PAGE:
“Be the change that you wish to see in the world.” -Mahatma Gandhi.
For the past few years I’ve been rethinking our relationships with food. I, like many around me, love food and love to eat but I’ve noticed a real disconnect between people and their food. Somehow, there’s a whole generation of my peers, if not more, who has lost the ability or the will to cook. Why cook when we’re convinced that it takes too much time and energy, when marketers are seducing us with prepared foods, when the latest meal-in-a-box is deceivingly “cheap”? When cooking has become a spectator sport and when kids think macaroni and cheese comes from a box and bagged carrots are naturally mini?
I’ve been fueling a passion for food literacy, the ability to understand all facets of our food: its origins, how to grow or produce food, how to cook and eat it, its nutritional value, its social values, how our food choices affect the bigger picture. There’s no doubt that this evolution has been influenced by having a child and my desire to help him connect to food in a broader context. I knew from day 1 that one of my roles was to educate him about as much about our food world as I could, if not to give him basic life skills but to give him the knowledge to become an informed consumer.
Can I effectively change the next generation? Am I able to influence those around me to understand the food they eat and make healthy choices? I have to.
I started devising a plan, albeit a small one, to help me get my message out there. Start with my own child. Begin a dialogue about food, use all our senses, encourage him to cook and explore, grow food, read about food. Then work on his peers: take the Kid’s classmates on a fieldtrip to the community garden, host cookover playdates, talk about food. Small change but I felt that I was making a difference.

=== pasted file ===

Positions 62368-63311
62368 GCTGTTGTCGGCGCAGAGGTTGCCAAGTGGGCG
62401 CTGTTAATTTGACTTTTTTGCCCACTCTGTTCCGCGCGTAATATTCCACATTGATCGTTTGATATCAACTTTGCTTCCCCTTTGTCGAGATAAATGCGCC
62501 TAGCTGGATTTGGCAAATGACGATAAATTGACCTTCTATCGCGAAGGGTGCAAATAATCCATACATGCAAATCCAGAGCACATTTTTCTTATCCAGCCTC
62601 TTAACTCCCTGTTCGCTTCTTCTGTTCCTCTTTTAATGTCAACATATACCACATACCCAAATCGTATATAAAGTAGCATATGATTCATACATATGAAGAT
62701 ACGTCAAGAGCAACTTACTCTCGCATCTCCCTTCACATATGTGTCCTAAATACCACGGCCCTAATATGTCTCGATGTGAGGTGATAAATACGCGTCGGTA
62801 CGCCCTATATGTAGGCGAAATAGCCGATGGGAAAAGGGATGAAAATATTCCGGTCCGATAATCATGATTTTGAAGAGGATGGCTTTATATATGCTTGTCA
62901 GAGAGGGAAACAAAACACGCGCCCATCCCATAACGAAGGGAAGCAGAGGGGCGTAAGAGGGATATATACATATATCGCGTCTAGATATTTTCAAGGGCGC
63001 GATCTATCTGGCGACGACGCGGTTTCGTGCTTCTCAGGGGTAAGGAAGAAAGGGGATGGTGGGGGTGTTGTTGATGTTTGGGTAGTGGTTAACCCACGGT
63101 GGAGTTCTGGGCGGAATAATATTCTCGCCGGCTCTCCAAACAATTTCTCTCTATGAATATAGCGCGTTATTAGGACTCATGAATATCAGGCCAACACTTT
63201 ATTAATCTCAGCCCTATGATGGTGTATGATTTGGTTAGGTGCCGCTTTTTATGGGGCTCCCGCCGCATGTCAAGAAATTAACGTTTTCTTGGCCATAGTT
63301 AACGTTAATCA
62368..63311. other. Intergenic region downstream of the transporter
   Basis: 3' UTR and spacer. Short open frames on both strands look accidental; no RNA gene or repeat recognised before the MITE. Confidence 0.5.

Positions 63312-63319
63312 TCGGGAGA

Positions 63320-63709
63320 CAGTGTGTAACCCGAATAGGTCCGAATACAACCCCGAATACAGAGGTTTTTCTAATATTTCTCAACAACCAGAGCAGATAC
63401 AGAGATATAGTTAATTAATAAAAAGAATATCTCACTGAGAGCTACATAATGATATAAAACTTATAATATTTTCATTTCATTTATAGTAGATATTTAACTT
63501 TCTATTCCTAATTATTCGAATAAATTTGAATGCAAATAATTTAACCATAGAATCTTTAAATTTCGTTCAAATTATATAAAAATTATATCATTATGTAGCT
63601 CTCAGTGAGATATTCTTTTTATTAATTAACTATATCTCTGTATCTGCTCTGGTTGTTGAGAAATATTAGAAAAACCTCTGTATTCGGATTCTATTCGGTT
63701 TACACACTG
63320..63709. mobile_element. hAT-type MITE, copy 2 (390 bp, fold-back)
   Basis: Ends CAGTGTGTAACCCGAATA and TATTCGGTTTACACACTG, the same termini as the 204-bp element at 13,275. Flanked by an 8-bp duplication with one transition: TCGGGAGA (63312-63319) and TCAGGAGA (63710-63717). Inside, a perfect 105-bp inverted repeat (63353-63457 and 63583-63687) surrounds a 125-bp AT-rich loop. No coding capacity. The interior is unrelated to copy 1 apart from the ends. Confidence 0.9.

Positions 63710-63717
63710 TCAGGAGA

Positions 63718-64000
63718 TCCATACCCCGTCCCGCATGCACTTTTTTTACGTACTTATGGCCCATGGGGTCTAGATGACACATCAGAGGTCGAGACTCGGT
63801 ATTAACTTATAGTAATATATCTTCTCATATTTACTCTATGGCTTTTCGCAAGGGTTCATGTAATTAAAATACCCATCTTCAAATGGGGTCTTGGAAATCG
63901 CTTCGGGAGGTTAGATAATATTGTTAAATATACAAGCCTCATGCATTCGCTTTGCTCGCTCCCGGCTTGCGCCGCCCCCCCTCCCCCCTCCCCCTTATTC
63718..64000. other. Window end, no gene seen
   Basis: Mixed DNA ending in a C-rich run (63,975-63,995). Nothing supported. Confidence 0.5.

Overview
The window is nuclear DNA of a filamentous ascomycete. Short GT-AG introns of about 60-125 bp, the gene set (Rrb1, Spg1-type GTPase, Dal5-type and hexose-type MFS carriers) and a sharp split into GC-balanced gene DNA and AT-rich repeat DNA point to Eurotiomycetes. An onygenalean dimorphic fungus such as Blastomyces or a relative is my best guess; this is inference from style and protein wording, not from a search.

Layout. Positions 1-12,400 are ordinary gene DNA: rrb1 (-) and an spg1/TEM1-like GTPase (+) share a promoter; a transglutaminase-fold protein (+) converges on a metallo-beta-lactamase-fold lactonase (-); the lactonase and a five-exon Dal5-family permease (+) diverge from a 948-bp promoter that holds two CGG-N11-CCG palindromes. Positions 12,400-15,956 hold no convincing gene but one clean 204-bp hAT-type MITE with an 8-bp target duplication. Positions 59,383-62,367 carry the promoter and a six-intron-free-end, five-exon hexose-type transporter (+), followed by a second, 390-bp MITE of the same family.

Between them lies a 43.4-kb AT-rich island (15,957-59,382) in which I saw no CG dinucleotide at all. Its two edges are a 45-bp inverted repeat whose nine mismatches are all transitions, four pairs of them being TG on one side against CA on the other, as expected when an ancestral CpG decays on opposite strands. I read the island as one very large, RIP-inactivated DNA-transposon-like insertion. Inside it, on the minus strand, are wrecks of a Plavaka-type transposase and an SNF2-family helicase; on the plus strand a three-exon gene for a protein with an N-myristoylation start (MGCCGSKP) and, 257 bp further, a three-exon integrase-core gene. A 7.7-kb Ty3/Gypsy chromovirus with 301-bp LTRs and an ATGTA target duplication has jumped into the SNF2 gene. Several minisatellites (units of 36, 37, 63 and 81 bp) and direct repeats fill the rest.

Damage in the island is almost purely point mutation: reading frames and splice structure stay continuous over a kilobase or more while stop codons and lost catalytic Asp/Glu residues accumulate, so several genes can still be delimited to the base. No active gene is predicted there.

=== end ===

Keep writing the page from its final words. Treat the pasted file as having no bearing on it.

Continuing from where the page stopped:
Then the potential vector for bigger change came my way. The posting for a job as a food coordinator at our local neighbourhood house landed on my proverbial plate. They were looking for someone who would work with different groups to build dialogue about food, to build capacity to feed themselves, to help revitalize an edible garden, to work with care providers of school aged kids to provide more nutritious snacks. And the job would be in my own community.
Gratefully I got hired for the position and I’m immersed in a warm, embracing atmosphere with supportive, inspiring colleagues and even more inspiring participants of all ages. I had worked in non-profit, community service environments for years before dabbling in other food related fields. When you’ve worked in the community, there’s a part of your heart that’s always rooted there. And when you leave the field, there’s a voice calling you and reminding you of what is important. I feel like I’ve come home. I feel like I can finally be the change I want to see.